Spurn Lightship

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The River Humber was one of the most difficult estuaries to navigate with sand banks and shoals. The ship was built in 1927 and decommissioned in 1975 when a system of automatic lights was introduced. The Spurn Lightship was part of a network of lighthouses, lightships and floats marking safe passage up the river. It was stationed 4.5 miles east of Spurn Point.

It is a small vessel with a tall light in the centre and a foghorn for use in poor visibility. The light was powered by acetylene and was visible for eleven miles. There was a lifeboat fro emergencies.

The crew spent one month on the lightship and one month on the shore. They had one week’s holiday a year. They spent four hours on duty and four hours off. On duty they recorded the weather, kept a record of the names of passing ships and were responsible for any repairs. Off duty they slept, played cards, amde model boats or fished to eke out rations. The provisions were sent out weekly on a Wednesday, except in bad weather. The crew were allowed to send messages home from the wireless room. At 2.5d a word they needed to be kept short.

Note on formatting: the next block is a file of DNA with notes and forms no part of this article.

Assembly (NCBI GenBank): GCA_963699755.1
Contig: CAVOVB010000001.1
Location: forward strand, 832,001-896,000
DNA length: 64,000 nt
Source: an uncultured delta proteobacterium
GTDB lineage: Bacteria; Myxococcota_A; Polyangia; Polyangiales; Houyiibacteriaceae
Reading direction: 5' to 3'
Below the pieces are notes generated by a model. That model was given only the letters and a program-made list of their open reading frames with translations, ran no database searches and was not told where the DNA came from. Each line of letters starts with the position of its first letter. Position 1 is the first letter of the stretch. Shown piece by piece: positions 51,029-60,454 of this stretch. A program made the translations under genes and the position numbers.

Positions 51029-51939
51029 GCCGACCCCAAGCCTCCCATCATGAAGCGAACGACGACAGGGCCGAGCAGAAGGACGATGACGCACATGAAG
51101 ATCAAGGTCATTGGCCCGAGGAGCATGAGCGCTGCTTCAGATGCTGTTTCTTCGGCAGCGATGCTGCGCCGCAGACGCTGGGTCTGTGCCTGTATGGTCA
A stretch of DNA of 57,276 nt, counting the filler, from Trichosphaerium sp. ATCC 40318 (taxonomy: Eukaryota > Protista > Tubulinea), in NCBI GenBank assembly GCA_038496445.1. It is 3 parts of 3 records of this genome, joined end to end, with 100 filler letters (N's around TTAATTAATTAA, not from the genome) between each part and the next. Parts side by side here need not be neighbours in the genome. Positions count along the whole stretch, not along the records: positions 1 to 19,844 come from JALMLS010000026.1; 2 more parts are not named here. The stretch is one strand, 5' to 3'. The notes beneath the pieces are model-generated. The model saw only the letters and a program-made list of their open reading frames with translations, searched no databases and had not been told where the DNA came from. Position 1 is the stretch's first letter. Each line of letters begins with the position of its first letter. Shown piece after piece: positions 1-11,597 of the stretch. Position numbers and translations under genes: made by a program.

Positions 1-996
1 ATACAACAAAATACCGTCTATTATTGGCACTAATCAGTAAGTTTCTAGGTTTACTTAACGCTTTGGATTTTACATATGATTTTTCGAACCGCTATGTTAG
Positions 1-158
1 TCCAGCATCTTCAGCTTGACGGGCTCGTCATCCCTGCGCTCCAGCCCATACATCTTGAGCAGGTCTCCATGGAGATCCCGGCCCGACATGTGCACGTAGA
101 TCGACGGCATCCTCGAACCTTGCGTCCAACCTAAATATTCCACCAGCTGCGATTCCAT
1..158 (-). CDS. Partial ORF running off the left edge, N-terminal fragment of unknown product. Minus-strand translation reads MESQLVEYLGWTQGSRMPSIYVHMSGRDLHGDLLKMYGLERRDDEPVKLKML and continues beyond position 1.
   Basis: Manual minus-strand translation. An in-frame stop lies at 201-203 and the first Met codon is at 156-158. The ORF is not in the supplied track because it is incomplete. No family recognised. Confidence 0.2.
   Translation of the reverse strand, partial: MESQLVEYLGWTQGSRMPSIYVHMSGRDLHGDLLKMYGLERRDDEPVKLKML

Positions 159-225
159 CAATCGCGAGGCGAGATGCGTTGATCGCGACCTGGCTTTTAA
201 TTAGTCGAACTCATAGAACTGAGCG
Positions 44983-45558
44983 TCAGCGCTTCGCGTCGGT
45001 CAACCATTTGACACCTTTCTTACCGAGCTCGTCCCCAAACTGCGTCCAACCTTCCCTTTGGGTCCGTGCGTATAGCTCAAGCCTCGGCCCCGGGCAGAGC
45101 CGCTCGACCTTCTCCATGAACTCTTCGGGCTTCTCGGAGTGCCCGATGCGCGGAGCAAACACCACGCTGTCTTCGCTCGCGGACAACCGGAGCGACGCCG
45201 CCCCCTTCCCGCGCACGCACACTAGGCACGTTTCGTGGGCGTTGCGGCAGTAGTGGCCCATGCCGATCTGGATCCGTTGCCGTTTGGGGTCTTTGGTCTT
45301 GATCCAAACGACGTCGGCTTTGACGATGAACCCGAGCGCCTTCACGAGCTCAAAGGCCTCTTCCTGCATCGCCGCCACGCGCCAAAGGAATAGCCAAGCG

Conditions below deck were cramped. The crews quarters contained bunks, stove and a bath. The Captain shared his quarters with the first mate. These were more comfortable with a coal fire and inside toilet.

The boat is anchored at the mouth of Hull marina in Humber Dock. I had to admire from the outside. The boat is run by volunteers and only open in the summer months. Entry is free, but there is not suitable for wheelchair users or those with mobility problems.


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